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Re: [protege-owl] RDF/RDFS/OWL XML-based validation

Fermín Galán Márquez
Dear Olivier,

After reading your arguments, I'm agree in that DTD/XML Schema aren't
actually a good idea, so I should give up :)

However, I'd like to do some comments, just to follow this interesting
conversation :)

> 1. OWL-* are RDF languages. Therefore, there are several constructs
> that are perfectly valid for representing the same thing (see example
> bellow). Writing a dtd or schema validator for checking these will be a
> dreadful task for little added value (see point 3). If you have access
> to the production of the owl code, you may coerce it so that only one
> form of construct is used extensively across the file. Then you may use
> a dtd or schema validator
> 2. because of the previous point, if you want to apply your validation
> on any owl file, you will get many false positive, i.e. an owl file
> that would fail your validation may still be perfectly valid.
> 3. as owl-* are rdf languages, using a rdf validator will tell you if
> they are syntactically and lexically valid, regardless of the
> combination of rdf constructs that are used. Writing a dtd for checking
> these will eventually amount to wrtiting a rdf validator from scratch.

Yes, that's the entire point: the OWL syntax is quite rich (I mean, as you
show with your samples, the same thing can be told using different syntaxis)
and syntax richness is against DTD/XML Schemas (which works well when the
syntax is quite strict). Of course, a DTD/XMLSchema adapted to a particular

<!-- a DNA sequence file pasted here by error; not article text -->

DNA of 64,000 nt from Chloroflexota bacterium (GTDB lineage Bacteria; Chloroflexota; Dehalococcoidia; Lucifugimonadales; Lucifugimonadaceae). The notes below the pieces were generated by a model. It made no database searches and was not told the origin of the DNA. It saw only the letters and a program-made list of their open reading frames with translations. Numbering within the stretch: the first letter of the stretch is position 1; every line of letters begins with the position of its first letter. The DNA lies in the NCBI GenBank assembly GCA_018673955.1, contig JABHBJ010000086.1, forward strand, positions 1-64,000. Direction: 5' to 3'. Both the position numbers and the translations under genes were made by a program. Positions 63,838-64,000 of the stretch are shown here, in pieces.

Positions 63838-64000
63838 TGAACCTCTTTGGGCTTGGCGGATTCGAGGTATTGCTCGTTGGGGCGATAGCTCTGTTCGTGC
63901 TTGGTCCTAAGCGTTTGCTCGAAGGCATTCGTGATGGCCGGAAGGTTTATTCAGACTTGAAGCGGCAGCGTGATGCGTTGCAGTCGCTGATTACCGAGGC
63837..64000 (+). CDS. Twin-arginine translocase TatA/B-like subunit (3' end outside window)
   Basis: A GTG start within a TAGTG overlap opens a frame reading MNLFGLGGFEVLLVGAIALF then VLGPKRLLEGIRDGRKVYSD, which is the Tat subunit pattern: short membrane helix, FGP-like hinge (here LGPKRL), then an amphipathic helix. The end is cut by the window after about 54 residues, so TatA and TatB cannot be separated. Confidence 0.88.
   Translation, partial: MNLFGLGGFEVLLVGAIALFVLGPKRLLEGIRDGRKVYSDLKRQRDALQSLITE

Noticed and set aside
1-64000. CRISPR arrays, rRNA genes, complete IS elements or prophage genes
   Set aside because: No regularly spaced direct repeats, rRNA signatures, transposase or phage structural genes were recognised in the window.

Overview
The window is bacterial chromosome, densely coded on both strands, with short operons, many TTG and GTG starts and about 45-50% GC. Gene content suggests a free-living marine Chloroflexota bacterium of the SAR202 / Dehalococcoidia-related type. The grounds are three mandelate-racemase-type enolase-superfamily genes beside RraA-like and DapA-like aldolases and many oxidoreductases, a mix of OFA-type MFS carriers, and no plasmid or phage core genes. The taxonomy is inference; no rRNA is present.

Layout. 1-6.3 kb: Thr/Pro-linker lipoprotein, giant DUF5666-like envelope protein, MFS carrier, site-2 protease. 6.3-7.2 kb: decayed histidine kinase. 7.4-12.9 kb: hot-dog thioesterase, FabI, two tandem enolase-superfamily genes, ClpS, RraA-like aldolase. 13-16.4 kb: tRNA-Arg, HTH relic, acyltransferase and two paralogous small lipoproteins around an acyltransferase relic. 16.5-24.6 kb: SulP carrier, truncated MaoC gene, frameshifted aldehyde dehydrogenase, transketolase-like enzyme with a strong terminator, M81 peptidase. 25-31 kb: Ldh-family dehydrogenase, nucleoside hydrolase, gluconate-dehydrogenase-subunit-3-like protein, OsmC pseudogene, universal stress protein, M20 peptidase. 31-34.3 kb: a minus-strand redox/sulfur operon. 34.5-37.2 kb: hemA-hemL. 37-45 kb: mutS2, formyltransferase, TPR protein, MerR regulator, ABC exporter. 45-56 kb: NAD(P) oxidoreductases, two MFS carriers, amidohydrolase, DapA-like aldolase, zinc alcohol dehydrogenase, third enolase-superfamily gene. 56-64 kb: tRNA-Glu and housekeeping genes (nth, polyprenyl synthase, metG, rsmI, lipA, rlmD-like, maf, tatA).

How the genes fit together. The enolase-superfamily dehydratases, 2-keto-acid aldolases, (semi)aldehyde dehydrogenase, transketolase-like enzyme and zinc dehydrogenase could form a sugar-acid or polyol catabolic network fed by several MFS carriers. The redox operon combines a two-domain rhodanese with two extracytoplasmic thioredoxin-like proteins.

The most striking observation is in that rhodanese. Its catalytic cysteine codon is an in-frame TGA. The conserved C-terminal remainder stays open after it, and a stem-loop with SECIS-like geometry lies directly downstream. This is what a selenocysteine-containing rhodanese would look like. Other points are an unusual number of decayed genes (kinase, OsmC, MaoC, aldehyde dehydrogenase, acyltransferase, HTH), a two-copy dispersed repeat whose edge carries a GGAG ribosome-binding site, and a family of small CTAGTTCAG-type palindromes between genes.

kind of OWL could be defined, but this DTD/XMLSchema would break when
appliying to general OWLs files that are equivalent but written using
different constructs.

As you point, to use a RDF validator seems definitely the best idea.

> 4. side note to be confirmed or corrected: it seems to me that
> libraries such as jena can read owl and rewrite it in a consistent and
> non-optimised syntax that could be used for writing stylesheets or
> playing with dtd.

Yes, this is some kind of "OWL shaper". I mean, a process that could read
any input OWL and output a equivalent OWL, but with a strict syntax that
works fine with a given DTD/XMLSchema. This is an alternative to RDF,
although of course it is less efficient and smart.

You mentioned stylesheet (I guess you referst to XSLT, right?). As a matter
of fact, my real goal was not a DTD/XMLSchema for OWL, but to build
translators from OWL to other XML vocabularies. The idea is to go from
instances in the "ontological layer" to particular XML vocabularies (e.g,
XHTML) in the "application layer". For example, a translator able to
transform a OWL description of instances in the wine ontology (e.g,
particular instances of wines) to a description of thoses instances in XHTML
(e.g., a XTHML-formatted description of each wine and its propierties o
something like that).

Knowing that OWL and XHTML are both XML, my first thought was to use XSLT.